Entries by Debra Fitzpatrick

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Mobility and Flexibility Expand Working Mothers’ Success

In the U.S., women have historically had less access to cars, but their traditional, gendered family roles have increased their share of household-related trips—think daycare pickup, grocery shopping, and the like. The mismatch between women’s mobility constraints and burdens has, in turn, created significant restrictions in women’s labor market choices. As a result, employed women’s work commute trips were, for decades, shorter in both distance and time than those of employed men.

The US Withdrawal from UNESCO: Undermining Girls’ Education

The Trump administration has made yet another devastating decision undermining girls’ and women’s education, and this time its effects will be felt throughout the world. Last week, the White House revealed that the U.S. would withdraw its support from the United Nations Educational, Scientific and Cultural Organization (UNESCO), an institution established in 1945 with the inauguration of the United Nations itself. It is sadly ironic that the UNESCO announcement was made the day after the United Nations’ International Day of the Girl Child, an annual event on October 11th that draws attention to the challenges facing girls around the world and to advances in the achievement of their human rights. Claiming the decision is due to UNESCO’s “anti-Israel bias,” it also provides further evidence of an administration opposed to multilateralism and ignorant of the vital role of UNESCO in promoting gender justice in education.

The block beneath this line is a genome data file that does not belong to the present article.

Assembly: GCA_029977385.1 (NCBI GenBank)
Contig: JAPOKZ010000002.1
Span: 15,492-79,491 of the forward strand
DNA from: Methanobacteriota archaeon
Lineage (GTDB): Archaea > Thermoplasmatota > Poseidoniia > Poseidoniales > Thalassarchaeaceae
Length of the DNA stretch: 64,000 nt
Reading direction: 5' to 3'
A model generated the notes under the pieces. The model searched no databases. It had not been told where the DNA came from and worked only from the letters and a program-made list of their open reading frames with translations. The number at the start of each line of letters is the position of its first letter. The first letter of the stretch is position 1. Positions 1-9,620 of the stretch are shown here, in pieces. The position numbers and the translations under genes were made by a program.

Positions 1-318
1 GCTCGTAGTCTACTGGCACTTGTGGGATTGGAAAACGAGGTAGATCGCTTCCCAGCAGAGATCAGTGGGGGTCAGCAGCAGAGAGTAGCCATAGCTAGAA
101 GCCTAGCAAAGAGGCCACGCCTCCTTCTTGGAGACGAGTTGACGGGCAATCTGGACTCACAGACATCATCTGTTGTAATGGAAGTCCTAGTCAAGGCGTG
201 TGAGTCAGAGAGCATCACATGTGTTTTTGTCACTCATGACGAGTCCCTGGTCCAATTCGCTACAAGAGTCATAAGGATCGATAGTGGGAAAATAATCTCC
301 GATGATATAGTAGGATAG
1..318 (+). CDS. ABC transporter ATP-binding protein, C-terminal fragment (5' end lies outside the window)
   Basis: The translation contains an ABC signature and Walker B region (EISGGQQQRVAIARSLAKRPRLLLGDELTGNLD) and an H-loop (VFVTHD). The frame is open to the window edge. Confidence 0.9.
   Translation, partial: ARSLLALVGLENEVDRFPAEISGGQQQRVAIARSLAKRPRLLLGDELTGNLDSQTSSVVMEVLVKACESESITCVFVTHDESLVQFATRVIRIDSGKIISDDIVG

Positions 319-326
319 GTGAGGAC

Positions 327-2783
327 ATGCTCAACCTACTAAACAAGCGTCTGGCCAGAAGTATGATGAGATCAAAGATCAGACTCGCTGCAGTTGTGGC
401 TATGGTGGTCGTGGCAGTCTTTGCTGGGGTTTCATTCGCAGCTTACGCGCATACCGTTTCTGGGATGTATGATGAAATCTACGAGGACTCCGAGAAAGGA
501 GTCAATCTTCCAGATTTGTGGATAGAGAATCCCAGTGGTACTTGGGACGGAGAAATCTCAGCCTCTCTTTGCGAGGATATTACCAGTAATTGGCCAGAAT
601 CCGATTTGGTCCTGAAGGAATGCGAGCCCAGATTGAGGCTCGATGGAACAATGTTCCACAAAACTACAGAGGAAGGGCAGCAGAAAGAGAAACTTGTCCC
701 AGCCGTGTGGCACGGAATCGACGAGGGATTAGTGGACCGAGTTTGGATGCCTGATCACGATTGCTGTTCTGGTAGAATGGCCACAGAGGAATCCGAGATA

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The Feminization of Carework

Women in the United States have long been expected to care for others out of love or devotion rather than for money. This feminization of care work has resulted in low wages for domestic workers, who are often immigrant women, and the exclusion, historically and today, of care workers in many parts of the workforce from the protections of labor laws and policies. In Part 1 of a recent interview, Gender Policy Report curator, Professor William P. Jones spoke to Sociologist Evelyn Nakano Glenn about this topic and its intersection with U.S. labor and immigration policy.

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Re-Emerging Nationality and Gender Preferences in Trump’s Refugee Policy Rollback

by Sara L. McKinnon September 28, 2017   With yet another announcement of changes to the U.S. refugee program, it is necessary to assess the program and what Trump’s policy changes will likely mean in the lives of refugees and asylum seekers, including their specific implications for women. The passage of the 1980 Refugee Act […]